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Logo of Phnom Penh Post newspaper Phnom Penh Post - Fish to dry, but how did they die?

Fish to dry, but how did they die?

FISHERIES officials have launched an investigation after 54 tonnes of farmed fish were found dead this week in Kandal province, roughly a kilometre away from a bio-ethanol factory temporarily shut down last year over environmental concerns.

Manh Pov, deputy chief of the Chaktomuk Inspectorate of the Ministry of Agriculture’s Fisheries Administration, said the dead fish were found in a
section of the Tonle Sap river in Ponhea Leu district Wednesday.

“We are investigating the source of the poisoning and trying to find what is responsible,” Manh Pov said.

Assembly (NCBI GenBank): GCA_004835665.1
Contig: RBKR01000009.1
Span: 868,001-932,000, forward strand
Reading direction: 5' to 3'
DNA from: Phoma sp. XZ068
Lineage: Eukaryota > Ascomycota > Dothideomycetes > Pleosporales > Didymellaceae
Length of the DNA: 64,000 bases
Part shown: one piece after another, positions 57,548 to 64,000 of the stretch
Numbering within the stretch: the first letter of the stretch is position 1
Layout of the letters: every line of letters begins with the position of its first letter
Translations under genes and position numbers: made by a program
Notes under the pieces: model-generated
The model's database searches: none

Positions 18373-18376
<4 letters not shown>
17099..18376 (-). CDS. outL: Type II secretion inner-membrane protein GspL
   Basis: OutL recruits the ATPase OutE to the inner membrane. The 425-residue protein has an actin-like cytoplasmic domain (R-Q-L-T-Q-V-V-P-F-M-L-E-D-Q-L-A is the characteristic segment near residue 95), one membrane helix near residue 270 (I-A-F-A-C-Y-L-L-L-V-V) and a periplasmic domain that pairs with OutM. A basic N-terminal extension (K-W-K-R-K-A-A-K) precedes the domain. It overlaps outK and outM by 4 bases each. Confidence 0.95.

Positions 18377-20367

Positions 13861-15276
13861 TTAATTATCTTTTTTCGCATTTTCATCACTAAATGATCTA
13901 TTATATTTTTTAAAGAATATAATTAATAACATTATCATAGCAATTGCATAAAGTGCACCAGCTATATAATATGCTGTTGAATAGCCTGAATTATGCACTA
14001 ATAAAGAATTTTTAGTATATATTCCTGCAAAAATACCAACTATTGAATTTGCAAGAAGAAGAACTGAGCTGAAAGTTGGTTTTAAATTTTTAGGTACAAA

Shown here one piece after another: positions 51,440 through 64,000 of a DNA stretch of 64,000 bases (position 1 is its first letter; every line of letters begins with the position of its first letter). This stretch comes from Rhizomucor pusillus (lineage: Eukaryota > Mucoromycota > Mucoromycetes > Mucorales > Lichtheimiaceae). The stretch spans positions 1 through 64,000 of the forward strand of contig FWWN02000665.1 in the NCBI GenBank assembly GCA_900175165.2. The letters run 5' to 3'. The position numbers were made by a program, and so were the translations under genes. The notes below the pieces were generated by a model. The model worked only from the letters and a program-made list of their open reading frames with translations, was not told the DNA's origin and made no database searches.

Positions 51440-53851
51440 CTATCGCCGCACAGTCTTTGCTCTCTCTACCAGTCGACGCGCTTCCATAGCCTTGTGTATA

Some villagers said they were told by authorities that “climate change” is responsible for the fish kill – an assertion Manh Pov said he never made.
“They [officials] told me they can’t help us because it is a natural disaster and they can’t compensate us,” said villager Taing Rin.

Moth Pov, a villager from Doung village in Prek Phnov commune, said she suspected a chemical spill may be to blame.

“I understand when fish die naturally and when they die because of chemicals,” said Moth Pov, who said she lost 7 tonnes of fish.

Last August, authorities temporarily shut down a bio-ethanol plant owned by MH Bio-Energy Group when villagers said that toxic waste from the
factory killed roughly 60 tonnes of fish in the same area.

Company representatives acknowledged a broken water-treatment system resulted in a spill, but denied that it was responsible for the fish deaths.
A company official declined to comment on the recent deaths when contacted Thursday.

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